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An earthquake with a magnitude of 6.1 struck Afghanistan early Wednesday, killing at least 130 people, an official said, adding that at least 250 others were injured and that investigations were underway to determine whether the death toll would climb.
The quake happened roughly 44 kilometres (27 miles) from the city of Khost, near the Pakistani border, at a depth of 51 kilometres, according to the US Geological Survey.
“Strong and long jolts,” a Kabul resident said on the website of the European Mediterranean Seismological Centre (EMSC).
“It was powerful,” claimed a Peshawar resident.
According to the EMSC, over 119 million people in Pakistan, Afghanistan, and India felt the shaking.
Photographs in Afghan media showed ruined dwellings.
Mohammad Nassim Haqqani, the chairman of the Taliban administration’s natural disaster ministry, said the majority of deaths occurred in the province of Paktika, where 100 people died and 250 were injured.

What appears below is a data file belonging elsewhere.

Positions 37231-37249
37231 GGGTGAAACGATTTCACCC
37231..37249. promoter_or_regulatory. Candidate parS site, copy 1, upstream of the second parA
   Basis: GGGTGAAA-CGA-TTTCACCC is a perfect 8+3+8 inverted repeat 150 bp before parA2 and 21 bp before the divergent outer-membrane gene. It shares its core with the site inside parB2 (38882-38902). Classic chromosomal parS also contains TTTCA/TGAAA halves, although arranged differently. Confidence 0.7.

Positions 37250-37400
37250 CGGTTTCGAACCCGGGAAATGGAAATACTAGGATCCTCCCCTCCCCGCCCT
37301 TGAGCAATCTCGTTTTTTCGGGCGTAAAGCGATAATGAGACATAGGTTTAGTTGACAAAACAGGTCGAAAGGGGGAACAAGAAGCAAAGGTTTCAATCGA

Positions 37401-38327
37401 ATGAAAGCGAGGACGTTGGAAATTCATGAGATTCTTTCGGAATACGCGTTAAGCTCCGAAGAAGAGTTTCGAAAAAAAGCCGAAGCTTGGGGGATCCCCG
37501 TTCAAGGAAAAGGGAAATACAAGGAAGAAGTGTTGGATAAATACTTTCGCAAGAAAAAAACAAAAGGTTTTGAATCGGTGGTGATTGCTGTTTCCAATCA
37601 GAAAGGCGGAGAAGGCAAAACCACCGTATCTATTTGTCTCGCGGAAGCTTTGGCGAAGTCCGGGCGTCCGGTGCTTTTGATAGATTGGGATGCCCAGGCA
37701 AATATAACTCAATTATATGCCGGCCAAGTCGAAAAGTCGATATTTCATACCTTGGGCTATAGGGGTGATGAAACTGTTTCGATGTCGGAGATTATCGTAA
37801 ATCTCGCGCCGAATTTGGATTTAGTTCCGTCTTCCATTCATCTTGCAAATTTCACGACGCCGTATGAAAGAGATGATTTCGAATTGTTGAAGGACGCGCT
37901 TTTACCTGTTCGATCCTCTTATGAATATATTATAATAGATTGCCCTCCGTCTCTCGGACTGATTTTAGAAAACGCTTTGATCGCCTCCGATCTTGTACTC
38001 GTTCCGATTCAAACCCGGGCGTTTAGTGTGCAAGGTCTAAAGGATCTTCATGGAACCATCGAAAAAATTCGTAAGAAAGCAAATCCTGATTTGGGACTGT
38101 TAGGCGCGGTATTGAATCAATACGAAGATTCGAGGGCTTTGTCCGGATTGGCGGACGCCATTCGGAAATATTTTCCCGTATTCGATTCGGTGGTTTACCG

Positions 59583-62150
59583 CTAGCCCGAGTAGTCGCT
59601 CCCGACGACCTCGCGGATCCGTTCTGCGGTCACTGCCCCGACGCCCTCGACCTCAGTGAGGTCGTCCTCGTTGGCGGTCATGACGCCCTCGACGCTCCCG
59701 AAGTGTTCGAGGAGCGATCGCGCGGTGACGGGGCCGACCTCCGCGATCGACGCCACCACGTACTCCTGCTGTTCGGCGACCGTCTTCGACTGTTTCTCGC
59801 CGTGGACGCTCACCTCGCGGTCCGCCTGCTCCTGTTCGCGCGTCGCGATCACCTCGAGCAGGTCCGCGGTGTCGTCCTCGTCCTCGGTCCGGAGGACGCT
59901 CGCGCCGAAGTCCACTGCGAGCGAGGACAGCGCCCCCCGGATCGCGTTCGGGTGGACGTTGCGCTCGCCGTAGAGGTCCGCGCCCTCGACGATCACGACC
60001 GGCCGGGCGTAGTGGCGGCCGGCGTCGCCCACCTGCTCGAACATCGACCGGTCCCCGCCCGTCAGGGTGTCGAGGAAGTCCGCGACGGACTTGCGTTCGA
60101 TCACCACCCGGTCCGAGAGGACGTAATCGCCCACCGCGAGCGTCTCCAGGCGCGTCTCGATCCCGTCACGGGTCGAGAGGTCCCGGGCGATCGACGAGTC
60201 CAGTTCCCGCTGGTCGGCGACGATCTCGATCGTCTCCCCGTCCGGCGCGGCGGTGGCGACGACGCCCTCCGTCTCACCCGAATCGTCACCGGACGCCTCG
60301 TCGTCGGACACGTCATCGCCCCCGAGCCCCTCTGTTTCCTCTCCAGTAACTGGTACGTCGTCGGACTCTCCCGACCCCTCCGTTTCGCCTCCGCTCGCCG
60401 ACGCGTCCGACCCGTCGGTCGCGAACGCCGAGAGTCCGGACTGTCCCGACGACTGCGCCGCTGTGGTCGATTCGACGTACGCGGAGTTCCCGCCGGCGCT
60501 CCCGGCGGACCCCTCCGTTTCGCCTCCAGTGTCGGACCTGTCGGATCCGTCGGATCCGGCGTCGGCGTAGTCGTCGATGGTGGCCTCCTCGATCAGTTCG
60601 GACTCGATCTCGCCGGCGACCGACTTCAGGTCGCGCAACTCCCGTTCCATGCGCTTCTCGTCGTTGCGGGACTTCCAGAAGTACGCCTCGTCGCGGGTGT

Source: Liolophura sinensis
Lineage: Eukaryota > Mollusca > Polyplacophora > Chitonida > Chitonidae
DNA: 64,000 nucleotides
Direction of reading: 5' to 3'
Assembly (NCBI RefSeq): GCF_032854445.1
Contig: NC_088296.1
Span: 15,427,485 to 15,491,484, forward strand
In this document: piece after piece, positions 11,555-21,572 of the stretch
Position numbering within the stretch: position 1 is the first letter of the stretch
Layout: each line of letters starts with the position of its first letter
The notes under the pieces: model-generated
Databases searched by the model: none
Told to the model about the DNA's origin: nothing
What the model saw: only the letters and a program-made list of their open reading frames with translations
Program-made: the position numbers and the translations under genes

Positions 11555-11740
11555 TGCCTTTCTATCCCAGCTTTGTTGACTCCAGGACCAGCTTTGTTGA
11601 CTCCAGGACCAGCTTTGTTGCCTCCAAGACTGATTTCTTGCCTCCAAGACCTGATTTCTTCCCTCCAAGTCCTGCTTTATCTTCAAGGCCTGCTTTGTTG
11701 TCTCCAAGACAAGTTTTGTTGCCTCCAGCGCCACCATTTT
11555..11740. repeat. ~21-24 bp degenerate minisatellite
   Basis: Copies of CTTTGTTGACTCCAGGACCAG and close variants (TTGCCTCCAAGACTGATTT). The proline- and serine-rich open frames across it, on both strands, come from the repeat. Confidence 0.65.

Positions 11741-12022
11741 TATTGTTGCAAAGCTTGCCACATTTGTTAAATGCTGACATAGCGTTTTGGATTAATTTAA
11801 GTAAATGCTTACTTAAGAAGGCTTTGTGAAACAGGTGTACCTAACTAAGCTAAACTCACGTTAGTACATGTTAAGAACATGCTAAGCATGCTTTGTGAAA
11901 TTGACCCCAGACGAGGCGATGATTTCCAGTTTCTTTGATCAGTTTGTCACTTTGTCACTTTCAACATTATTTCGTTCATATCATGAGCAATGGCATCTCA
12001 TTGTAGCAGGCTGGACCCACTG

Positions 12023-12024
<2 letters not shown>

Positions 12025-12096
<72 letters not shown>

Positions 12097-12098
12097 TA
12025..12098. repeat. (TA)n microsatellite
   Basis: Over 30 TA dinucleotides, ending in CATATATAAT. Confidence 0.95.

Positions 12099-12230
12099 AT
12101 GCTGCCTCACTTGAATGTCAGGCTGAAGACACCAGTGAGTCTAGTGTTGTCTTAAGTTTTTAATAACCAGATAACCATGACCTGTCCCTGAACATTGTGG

Another 25 people were murdered in Khost and five in Nangarhar province, he added, adding that investigations were underway to ascertain whether there were any further victims.
In Pakistan, there were no early reports of property damage or injuries.
The calamity strikes at a time when Afghanistan has been in the grip of a severe economic crisis since the Taliban took control in August, as US-led foreign forces prepare to leave after two decades of conflict.
Many governments have put restrictions on Afghanistan’s banking system and reduced billions of dollars in development aid in response to the Taliban takeover.